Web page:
Recently, I had the opportunity to test drive some of these fancy tools now available to monitor what people are saying on the web about you and your products. There is certainly some hesitation and ambivalence about putting one’s ear to the door to overhear something that may have never been said (or in this case written) for you. Nevertheless, I am rather cavalier and have learned that those of us who allow rain to bead off of our hides tend to live longer, happier lives and with fewer incidences of heart attack. At least, that’s the public health stats they fed me in graduate school.
Monitoring feedback about my wines was mostly positive. However, one negative comment warranted my attention. I have strong reservations about people who spend time commenting online about wines. It strikes me as a rather severe infatuation with the fuzz in one’s umbilical. Wine is inherently a social beverage and I suppose there is some credulity that people who share their wine notes online are seeking some sort of association and connection with far flung, anonymous (or in this case, a poster aka BEB) others who may have similarly imbibed a wine and thought to write about it online. But, I digress.
The comment was this: “This is the worst label I have ever seen. The graphics on the front label are very difficult to read and the font on the back label is probably size 4. A truly terrible label.” In response, I registered to post on this particular board where wine geeks commune and wrote this to the commentator:
I make the wine you commented on.
I thought I would let you know a bit about the wine label design you’ve decried.
If you’ve seen the back label, you may have noticed John Langdon’s name.
You can find out more about him here: http://johnlangdon.net/
It’s worth noting that John is internationally regarded for distinctive logo and art design and is the world leader in ambigrams. Don’t take my word for it, see his website and the breadth of work he’s undertaken for brands you’ll likely recognize. (brands like Aerosmith, John Mayer, Kelly Ripa, and the artwork in a small book/film sensation called the Da Vinci Code).
The front label is totemic, mirror image and symmetrical down the middle. The various mathematical and scientific approaches to presenting my long italian name play into the overall aspect of wine as both art and science. The rear label text is in the shape of a trullo, the same image you’ll find on the corks in my wines. Trullos are Unesco world heritage sites in Alberobello in Puglia, Italy where my grandparents are from.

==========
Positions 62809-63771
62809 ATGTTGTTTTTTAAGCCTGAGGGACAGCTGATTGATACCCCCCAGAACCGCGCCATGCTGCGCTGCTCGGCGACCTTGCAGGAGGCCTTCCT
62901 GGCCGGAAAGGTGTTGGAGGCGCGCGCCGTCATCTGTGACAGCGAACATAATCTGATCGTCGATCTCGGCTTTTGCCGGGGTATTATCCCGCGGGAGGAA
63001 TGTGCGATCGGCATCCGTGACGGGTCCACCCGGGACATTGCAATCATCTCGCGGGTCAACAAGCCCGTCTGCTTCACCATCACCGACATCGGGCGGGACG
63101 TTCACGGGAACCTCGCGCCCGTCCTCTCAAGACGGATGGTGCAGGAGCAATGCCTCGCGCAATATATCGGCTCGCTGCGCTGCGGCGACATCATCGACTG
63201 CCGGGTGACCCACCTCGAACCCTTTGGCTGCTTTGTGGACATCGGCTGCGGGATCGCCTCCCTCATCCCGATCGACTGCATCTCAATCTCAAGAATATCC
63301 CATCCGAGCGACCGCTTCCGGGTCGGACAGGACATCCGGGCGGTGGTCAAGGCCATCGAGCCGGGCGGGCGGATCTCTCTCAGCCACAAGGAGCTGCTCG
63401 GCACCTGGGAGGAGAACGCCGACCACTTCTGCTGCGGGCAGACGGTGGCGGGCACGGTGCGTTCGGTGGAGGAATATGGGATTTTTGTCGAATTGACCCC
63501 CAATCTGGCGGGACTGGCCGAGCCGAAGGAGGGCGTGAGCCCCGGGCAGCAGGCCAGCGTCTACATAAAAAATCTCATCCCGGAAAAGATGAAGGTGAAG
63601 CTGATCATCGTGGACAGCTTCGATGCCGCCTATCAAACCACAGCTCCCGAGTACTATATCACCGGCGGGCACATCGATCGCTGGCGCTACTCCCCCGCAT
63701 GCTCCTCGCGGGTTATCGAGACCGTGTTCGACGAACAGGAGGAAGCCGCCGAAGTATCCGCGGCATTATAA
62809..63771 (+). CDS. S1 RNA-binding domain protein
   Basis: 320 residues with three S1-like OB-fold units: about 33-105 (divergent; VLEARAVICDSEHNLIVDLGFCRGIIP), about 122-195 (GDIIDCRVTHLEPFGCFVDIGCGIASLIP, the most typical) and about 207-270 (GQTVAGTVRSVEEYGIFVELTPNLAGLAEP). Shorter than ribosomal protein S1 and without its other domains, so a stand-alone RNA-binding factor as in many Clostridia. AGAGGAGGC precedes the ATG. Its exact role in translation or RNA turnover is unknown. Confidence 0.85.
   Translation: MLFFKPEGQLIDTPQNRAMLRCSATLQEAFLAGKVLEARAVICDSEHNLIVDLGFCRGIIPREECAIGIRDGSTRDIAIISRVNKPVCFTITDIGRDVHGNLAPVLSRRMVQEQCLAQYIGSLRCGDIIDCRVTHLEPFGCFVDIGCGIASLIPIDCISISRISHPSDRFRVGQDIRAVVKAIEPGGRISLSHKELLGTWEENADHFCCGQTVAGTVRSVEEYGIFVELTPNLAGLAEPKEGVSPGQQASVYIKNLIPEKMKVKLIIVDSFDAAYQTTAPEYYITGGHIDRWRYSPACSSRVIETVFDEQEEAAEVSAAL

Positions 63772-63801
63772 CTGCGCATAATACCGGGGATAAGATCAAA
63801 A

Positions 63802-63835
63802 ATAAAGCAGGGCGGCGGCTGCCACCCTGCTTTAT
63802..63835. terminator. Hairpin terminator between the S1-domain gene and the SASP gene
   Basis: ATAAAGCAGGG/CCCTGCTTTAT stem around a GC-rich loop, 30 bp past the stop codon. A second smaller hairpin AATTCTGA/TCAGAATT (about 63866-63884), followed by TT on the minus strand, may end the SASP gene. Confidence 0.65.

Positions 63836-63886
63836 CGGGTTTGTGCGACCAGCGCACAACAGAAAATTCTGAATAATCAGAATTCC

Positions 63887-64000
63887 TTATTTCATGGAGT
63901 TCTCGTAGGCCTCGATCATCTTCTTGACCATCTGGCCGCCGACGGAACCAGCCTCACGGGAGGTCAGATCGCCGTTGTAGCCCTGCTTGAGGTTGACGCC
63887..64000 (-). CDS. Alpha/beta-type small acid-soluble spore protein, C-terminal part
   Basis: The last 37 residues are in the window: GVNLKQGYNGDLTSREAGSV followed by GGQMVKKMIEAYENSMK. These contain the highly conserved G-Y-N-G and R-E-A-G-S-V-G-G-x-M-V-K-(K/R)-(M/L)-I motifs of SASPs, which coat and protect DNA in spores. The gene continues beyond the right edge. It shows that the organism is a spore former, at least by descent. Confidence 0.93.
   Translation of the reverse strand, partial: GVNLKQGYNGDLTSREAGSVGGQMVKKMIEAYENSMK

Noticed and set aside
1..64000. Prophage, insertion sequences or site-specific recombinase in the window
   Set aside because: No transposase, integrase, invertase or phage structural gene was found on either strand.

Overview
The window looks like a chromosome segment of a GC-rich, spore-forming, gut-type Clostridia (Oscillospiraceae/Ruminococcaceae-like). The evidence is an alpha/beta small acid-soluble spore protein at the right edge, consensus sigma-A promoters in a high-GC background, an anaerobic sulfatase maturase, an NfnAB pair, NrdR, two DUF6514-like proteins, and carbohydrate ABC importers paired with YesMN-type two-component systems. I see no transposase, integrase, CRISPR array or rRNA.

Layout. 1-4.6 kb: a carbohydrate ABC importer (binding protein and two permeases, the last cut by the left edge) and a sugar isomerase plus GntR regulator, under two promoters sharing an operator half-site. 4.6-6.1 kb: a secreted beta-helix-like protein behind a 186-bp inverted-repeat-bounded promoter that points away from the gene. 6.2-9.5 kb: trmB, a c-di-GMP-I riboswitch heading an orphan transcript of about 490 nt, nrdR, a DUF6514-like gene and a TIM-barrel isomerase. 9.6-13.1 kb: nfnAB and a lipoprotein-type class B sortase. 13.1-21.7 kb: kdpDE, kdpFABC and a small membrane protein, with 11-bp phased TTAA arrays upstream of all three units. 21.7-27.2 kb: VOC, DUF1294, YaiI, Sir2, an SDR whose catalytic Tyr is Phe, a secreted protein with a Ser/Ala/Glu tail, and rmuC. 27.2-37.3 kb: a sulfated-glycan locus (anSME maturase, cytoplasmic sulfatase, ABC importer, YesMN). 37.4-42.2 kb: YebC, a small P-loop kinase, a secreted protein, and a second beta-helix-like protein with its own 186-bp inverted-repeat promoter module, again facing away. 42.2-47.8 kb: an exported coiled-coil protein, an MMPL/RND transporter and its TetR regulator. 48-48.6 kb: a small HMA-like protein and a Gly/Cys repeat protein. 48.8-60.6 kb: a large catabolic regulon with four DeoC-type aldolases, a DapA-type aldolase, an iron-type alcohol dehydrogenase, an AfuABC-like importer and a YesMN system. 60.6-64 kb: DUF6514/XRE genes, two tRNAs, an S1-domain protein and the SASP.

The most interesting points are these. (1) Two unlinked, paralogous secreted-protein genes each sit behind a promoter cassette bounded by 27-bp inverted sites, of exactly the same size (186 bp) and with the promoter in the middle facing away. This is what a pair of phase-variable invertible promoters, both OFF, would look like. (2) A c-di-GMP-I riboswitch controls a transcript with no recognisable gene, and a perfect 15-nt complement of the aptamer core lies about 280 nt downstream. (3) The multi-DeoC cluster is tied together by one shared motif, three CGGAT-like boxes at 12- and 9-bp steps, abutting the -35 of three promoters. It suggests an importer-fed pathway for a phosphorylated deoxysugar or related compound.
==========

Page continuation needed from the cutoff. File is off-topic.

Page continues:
I suppose that all of this is meaningless gibberish to someone who just doesn’t like the design, but I recall studying Byzantine and Renaissance art while in Florence as a college student. Much of the art from before Giotto, indeed room 1 at the Uffizi, was of no interest to me until I took the time to examine and appreciate the amazing story and development that singular room represents in the western cannon of art.
The wine is in fact sourced 100% from the Sierra Madre vineyard and is a pure expression of the fruit and the vintage from sandy soils with minimal intervention.
It’s true the font is smaller than I’d like, and we’ll hopefully ameliorate that going forward. Wine labels are a small canvas to communicate such a personal product.
I know not whether my note will be received by BEB since his posting was some months ago and it’s highly unlikely I’ll be hovering around that particular posting board in anticipation of a response. It is amazing how tightly knit the world has become, but some things continue to ring true. Like when momma said, “If you can’t say something positive, don’t say anything at all.”
PS: When I am forwarded or do come across people who post positive notes about my wines, I regularly extend special discounts to them for reorders.